His signature park session, called The Stomping Grounds, in Saas-Fee, Switzerland, hosts a variety of high-performance snowboard features that drive progression, creativity and consistency in the sport. Each October, the world’s best snowboarders travel to Beckinsale’s finely-tuned park to level up their skills before the upcoming competitive season.
From perfectly-built takeoffs and landing, flowy lines and creative rail hits, The Stomping Grounds has earned a reputation for being the best park ever built.

The riders

Mark McMorris

Mark McMorris poses for a portrait at the Red Bull Performance Camp in Saas-Fee, Switzerland on September 30, 2021.
Mark McMorris was the first person to land a backside triple cork 1440
Hailing from Regina, Saskatchewan, Canadian icon Mark McMorris is one of the most decorated and successful athletes in competitive snowboard history. He’s won a record-setting 20 X Games medals, four US Championship wins and was the first person to land a backside triple cork 1440 in 2011.

Brock Crouch

Brock Crouch posing at the Red Bull Performance, in Saas-Fee, Switzerland camp on September 30, 2021.
Brock Crouch excels on the water as well as on snow
Brock Crouch is your typical laid-back SoCal surfer that also happens to be incredibly talented on his snowboard. He’s best known for his surf-inspired snowboard style, his aggressive backcountry video segments and his loud, energetic presence.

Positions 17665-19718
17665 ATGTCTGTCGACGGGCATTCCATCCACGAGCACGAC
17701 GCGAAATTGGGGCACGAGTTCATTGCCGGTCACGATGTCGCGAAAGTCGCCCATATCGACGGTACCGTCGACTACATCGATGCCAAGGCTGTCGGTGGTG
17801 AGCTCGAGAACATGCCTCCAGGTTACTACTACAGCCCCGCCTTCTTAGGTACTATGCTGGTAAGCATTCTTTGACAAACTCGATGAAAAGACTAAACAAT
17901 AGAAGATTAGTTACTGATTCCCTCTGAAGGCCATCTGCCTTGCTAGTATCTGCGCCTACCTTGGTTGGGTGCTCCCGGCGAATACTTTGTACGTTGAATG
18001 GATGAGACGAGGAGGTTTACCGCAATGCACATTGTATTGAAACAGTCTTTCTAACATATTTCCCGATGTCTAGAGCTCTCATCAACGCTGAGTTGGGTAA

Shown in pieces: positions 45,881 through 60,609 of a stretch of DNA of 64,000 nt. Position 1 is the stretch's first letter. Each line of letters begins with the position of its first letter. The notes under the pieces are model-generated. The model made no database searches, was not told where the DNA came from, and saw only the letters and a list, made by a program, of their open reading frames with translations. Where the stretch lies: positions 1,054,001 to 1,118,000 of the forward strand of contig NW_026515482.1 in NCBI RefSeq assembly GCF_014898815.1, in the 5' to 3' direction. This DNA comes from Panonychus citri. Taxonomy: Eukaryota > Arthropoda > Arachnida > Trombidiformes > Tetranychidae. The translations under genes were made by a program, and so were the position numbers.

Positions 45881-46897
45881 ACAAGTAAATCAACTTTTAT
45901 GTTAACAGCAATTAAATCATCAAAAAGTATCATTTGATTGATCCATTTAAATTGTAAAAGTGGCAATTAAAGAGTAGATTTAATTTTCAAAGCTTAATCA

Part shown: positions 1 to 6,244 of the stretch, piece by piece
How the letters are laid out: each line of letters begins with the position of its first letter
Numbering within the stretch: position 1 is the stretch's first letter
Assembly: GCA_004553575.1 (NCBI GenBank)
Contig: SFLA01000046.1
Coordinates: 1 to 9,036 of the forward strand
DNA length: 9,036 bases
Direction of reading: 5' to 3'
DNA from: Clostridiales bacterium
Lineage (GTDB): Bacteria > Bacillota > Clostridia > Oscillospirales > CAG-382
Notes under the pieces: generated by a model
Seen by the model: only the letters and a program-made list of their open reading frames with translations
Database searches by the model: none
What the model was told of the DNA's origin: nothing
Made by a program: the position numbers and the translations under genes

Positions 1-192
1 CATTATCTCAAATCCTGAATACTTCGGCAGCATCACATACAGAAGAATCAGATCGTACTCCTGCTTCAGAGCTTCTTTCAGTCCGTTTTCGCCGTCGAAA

Miyabi Onitsuka

Miyabi Onitsuka poses for a portrait at the Red Bull Performance Camp in Saas-Fee, Switzerland on 28 September, 2021.
Miyabi Onitsuka is a force in women's Big Air
Miyabi Onitsuka entered the spotlight in 2015 when she became the youngest Women’s Slopestyle winner at the World Championships of snowboarding. Since then, she’s become one of the greatest forces in women’s Big Air following back-to-back X Games podiums in 2020 and 2021.

Hailey Langland

Hailey Langland poses for a portrait at the Red Bull Performance Camp in Saas Fee, Switzerland on 28 September, 2021.
Hailey Langland is considered a veteran despite being just 21
Picked up by Burton at the age of six, this 21-year-old SoCal native is considered to be one of the youngest veterans in snowboarding. Hailey Langland took home X Games Big Air gold at age 16 after stomping the first-ever Cab Double Cork 1080, consistently places among the top 10 in the World Cup standings and does it all with the big smile on her face.